Jesse:

because the motion

Felipe:

cut the motion and they didn't even need to do pole planning cause that the schedule they had had all that baked in problem. And by just the thinking about the wasted motion, we got all the way down to doubling the throughput. Doubled the throughput That's just one waste. So if you're reading this book and you're like, I want to do a pool planning one day, where do I start the star with wasted motion? Look at that time, shadow time is the shadow of emotion.

Jesse:

lastly, we get to the E, which is excess or excess processing. And they, they refer to it as any time you need to rework rebuild, redesign, you're experiencing excess processing and in a. You know, listening or having this conversation with Dean Philipa and ma and our, hopefully our listeners are getting insight and, and our conversation speaks to every stakeholder involved in construction. Naturally, I'm going to be on the trade partners perspective because that is my background. That's where my heart is. And you being able to speak of, of your experience with engineering and design and all the GC side of it is fantastic part of the reason I was excited about doing this is so that we can help people further understand the other stakeholders perspective. so is it as that relates to extra processing. No last planner system has become this really sexy, exciting thing that a lot of people, well, there are learning to do it is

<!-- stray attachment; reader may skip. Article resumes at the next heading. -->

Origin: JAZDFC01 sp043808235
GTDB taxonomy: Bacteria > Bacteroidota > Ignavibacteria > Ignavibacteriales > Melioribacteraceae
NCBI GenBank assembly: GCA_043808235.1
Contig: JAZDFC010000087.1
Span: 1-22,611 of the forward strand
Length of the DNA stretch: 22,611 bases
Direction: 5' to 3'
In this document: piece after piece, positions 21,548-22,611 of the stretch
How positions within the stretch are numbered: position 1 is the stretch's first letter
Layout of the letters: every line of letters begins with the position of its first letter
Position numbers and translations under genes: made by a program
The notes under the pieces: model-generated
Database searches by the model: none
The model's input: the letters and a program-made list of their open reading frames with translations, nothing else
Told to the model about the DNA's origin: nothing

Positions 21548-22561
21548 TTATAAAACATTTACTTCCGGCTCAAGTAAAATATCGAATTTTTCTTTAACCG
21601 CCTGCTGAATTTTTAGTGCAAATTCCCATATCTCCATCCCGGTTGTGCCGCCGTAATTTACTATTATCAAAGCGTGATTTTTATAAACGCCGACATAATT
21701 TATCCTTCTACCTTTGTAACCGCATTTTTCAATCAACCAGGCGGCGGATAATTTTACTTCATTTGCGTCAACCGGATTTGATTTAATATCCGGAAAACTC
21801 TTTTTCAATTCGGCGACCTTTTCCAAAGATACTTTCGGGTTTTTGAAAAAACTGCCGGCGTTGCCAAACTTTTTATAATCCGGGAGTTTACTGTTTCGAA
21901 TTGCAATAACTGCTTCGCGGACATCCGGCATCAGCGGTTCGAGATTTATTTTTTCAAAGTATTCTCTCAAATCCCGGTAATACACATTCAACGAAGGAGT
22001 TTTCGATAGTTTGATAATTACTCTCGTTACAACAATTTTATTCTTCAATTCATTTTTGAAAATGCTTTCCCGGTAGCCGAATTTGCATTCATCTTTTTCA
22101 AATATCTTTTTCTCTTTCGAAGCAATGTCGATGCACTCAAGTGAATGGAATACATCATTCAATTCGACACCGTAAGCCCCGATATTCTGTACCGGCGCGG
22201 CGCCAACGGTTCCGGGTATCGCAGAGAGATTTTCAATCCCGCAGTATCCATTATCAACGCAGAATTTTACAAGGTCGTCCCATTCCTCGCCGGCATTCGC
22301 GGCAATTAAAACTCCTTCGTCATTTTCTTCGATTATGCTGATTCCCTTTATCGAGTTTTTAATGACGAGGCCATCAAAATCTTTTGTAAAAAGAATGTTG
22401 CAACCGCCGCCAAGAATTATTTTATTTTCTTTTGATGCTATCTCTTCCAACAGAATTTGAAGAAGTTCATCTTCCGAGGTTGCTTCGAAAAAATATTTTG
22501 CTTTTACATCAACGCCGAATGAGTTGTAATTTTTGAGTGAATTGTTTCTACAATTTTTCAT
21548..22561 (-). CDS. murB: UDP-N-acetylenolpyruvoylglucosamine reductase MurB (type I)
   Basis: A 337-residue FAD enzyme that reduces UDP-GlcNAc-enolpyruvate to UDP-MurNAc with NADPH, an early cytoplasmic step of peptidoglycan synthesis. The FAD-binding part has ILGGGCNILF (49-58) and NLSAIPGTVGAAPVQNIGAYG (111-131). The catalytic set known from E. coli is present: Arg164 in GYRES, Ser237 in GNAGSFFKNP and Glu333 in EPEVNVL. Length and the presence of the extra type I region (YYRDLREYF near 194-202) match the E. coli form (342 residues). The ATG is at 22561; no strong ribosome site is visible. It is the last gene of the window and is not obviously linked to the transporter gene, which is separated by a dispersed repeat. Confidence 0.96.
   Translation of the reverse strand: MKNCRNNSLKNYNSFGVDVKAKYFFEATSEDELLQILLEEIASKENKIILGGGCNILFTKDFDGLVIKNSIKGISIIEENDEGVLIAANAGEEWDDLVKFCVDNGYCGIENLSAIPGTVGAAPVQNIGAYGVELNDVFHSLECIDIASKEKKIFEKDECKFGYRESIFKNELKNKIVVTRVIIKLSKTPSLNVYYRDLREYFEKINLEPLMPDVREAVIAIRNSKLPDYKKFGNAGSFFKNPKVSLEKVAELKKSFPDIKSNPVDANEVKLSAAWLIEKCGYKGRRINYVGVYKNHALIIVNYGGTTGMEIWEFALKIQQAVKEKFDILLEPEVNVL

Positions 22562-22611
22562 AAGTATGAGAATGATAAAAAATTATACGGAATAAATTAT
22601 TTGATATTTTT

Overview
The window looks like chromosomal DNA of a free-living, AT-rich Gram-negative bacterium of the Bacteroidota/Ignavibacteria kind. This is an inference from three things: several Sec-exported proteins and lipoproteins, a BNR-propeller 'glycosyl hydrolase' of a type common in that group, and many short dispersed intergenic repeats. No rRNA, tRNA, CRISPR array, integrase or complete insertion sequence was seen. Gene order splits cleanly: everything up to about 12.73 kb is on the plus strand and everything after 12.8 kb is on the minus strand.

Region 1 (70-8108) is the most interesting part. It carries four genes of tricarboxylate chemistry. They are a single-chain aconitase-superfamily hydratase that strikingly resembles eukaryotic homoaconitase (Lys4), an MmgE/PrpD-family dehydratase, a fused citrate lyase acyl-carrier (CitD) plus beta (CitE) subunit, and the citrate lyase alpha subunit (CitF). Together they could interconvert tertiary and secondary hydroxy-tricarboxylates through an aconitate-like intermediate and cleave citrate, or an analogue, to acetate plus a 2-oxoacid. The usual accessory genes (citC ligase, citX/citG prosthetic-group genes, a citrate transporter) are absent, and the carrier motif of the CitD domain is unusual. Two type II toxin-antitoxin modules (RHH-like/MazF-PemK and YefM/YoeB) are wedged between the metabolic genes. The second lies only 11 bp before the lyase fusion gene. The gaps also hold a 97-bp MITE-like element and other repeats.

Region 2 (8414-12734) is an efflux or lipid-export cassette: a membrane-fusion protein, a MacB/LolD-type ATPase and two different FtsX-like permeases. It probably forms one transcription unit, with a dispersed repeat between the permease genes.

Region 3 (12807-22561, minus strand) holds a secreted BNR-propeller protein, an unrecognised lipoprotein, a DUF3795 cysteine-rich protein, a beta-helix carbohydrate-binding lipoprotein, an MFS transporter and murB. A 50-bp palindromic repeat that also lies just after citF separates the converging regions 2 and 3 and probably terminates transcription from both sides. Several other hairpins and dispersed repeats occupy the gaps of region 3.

Felipe:

getting

Jesse:

sexy. Oh man, what did we S well, I think, you know what it started getting sexy Phillipa when you and I started.

Felipe:

Yeah, boy.

Jesse:

And so here's an example. This is a really real situation that I experienced in working with the trade partner we would do pull planning weekly work plan six week planning. we did that with, or without the GC, most of the time it was us internally coordinating our stuff, getting ahead of things, identifying constraints, removing them then all of a sudden GCs started in San Antonio. Anyways, they started playing with it. And so we had our weekly work plan and they had their weekly work plan, meaning different formats. Right. And naturally we have to use the GCs format because they're in charge. Well, guess what genius Jesse did. I would not accept, like if the foreman would send me the weekly work plan and it wasn't an hour format. I said, I do it in our format. Is that an example of extra processing?

Felipe:

Yes,

Jesse:

duh. And I

Felipe:

couldn't see it. Hold on, Jesse. You're you're still in the, from the trade partners perspective. So when I, when I facilitate last planner sessions with Andy buddy, I remind them that the people that you hired already have some way. To create a weekly work plan. And I said, it is not for me to dictate to them to put that into a form. It is no benefit. And I've been across the ocean to Europe, Jesse, and had the same conversation with people. And I've asked every GC and every construction manager because they do it too. What do you do with those weekly work plans that you're collecting from all of these trades people and Jessie? The answer has universally been. We just collect them and we file them away. They don't even read them.

Jesse:

Oh God, that's the worst thing to do.

Felipe: